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Now That’s a Class Project!

Students Build Peruvian Clinic

Julianne Rhoads enjoyed collaborating with many people – including these young Peruvians – to successfully construct an energy-efficient medical clinic high in the mountains.

By Sheila Eppolito

When energy engineering students Julianne Rhoads, Adam Kutrich and Rafael Castro put their minds together, the result is astounding. In the Peruvian mountains in the village of Huanchay, they used their designs and helped construct a medical clinic that uses green technologies to maintain livable temperatures.

Rhoads, Kutrich and Castro worked for 12 days – at an elevation of more than 8,500 feet – to build the 600-square-foot facility. The team used local sources - the walls and floor are made of adobe bricks, beams were cut from fallen eucalyptus trees, the roof is corrugated metal and the insulation will be made from straw bales.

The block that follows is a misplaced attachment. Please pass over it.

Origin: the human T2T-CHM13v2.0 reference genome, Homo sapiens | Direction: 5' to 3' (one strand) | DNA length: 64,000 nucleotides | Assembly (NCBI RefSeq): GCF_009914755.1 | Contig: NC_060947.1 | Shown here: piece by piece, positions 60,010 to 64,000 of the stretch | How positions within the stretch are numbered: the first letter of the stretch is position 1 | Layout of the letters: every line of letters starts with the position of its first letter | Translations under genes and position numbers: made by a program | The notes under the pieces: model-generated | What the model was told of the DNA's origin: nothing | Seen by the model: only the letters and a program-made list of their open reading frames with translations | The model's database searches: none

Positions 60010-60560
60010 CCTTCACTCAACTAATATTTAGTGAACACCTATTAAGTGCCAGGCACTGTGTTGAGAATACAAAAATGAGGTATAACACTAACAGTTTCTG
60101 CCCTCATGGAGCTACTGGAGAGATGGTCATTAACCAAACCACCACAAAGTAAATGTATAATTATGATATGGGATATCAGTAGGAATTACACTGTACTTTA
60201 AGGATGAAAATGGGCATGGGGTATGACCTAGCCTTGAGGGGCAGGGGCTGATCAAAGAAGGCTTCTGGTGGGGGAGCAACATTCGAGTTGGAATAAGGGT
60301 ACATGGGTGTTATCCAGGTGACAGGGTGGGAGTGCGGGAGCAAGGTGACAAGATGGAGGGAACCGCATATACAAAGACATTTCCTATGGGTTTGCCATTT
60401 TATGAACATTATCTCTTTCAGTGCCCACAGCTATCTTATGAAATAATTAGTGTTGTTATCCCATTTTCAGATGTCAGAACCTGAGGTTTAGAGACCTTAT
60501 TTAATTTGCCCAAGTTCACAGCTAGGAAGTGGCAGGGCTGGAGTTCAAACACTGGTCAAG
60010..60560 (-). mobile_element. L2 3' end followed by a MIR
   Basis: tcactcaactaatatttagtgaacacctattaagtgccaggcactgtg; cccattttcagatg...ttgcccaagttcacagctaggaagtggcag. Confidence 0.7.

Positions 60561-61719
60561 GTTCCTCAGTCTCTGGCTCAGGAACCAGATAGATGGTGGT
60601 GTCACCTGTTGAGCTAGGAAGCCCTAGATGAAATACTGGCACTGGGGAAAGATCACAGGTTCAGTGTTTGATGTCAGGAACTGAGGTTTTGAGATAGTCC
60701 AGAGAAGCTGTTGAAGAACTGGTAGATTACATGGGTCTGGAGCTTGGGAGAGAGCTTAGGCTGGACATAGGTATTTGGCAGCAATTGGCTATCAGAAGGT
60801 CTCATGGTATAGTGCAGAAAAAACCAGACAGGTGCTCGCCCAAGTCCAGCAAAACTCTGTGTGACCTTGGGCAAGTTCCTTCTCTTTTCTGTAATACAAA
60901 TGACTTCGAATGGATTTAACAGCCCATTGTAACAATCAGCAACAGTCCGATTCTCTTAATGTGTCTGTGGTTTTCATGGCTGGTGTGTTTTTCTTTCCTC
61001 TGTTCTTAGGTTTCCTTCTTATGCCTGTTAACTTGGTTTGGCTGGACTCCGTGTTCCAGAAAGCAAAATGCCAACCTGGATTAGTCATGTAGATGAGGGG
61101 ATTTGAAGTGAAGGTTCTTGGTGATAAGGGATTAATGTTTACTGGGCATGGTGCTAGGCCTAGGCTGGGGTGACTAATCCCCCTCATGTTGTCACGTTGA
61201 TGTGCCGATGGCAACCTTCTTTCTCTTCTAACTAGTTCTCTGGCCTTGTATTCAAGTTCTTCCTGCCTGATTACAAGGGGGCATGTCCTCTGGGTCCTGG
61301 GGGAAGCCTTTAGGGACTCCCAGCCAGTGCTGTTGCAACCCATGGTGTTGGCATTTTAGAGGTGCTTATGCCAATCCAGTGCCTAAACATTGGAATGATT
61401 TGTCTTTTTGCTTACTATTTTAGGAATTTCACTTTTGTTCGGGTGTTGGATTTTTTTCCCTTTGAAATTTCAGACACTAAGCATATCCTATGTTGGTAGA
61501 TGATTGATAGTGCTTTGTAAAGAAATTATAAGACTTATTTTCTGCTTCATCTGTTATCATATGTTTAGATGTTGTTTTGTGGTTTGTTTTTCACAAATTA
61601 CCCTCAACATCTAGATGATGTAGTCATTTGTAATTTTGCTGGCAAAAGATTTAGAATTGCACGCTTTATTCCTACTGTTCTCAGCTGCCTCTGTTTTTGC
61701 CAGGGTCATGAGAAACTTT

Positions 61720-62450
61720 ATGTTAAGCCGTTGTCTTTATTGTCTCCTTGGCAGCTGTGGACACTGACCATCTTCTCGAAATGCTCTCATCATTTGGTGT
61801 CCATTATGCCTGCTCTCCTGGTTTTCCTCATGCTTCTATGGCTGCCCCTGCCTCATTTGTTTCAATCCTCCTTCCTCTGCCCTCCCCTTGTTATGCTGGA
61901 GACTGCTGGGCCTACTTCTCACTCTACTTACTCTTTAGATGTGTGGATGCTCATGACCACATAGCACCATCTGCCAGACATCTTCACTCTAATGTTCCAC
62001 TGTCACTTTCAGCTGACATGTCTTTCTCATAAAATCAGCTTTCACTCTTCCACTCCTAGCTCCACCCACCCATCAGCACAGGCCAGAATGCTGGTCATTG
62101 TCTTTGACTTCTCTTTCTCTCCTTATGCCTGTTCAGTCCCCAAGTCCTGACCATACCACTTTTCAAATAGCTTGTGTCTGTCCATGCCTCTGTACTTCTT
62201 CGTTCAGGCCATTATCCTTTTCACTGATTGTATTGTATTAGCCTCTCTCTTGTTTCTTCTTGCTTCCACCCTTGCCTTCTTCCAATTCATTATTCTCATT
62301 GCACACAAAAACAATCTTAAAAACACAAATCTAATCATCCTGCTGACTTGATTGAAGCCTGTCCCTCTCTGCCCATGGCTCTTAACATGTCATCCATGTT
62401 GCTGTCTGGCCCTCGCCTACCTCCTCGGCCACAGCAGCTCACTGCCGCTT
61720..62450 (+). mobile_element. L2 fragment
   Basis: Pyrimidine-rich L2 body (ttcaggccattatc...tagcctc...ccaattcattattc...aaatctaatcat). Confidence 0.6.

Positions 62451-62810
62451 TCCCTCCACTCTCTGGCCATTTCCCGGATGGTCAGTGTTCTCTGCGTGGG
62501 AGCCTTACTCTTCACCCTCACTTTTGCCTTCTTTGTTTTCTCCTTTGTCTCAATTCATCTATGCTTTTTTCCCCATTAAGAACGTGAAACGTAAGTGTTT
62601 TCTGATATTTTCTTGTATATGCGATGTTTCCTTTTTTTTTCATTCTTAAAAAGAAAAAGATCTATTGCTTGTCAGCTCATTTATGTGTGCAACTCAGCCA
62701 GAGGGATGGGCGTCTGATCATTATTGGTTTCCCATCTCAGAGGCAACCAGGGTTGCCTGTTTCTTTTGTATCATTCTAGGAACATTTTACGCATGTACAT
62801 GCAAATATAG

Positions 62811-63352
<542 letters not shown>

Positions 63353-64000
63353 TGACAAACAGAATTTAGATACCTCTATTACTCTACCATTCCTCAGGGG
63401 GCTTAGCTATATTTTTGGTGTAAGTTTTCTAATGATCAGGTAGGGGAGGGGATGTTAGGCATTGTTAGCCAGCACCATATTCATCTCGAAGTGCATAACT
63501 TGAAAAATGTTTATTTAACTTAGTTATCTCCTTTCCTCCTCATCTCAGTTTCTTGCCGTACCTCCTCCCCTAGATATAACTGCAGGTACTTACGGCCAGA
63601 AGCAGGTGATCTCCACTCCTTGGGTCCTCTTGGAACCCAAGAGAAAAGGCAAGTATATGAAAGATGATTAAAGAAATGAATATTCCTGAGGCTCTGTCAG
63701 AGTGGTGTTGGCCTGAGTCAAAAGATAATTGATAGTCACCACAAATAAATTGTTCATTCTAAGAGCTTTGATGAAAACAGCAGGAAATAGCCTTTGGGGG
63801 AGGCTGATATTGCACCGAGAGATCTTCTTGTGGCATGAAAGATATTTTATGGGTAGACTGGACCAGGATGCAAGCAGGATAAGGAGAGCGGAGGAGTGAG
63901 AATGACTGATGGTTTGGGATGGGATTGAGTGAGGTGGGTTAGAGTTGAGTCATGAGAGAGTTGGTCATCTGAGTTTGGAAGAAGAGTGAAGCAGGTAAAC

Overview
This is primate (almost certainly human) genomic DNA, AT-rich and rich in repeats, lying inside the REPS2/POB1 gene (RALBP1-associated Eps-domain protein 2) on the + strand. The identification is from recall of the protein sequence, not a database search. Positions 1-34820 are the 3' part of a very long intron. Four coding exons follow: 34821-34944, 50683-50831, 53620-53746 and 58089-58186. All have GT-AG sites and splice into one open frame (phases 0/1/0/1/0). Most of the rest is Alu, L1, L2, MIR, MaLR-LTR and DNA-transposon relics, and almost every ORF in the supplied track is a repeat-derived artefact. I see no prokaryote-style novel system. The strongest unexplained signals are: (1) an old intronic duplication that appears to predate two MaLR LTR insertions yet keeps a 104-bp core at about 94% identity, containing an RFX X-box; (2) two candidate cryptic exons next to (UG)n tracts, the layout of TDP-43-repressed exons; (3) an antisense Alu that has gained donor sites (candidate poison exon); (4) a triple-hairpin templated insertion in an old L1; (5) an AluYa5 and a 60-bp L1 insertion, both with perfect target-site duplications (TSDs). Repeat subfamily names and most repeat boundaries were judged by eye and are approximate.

The construction is part of a medical clinic called Casa Solar Maternidad that services the surrounding community, and will be used to house expectant mothers while they are awaiting and recovering from delivery, and for infirm elderly patients.

“The clinic presented a chance to put our classroom learning into action immediately,” says Castro, who grew up in Peru. He joined the others in the effort as part of Mechanical Engineering Prof. John Duffy’s Village Empowerment program.

For Rhodes, overcoming construction challenges presented by the remote site was one of the more valuable parts of the project.

“In Huanchay, you can't simply go to Home Depot for a two by four! We relied on local workers, the kindness of the staff from a neighboring clinic, the support of the local governor, and even help from the children to get the work done,” she says. 

Rhodes and Kutrich designed the building as part of their master’s theses in renewable energy engineering.

Clinic in Peruvian Mountains
Rhoads and Kutrich survey the foggy construction site.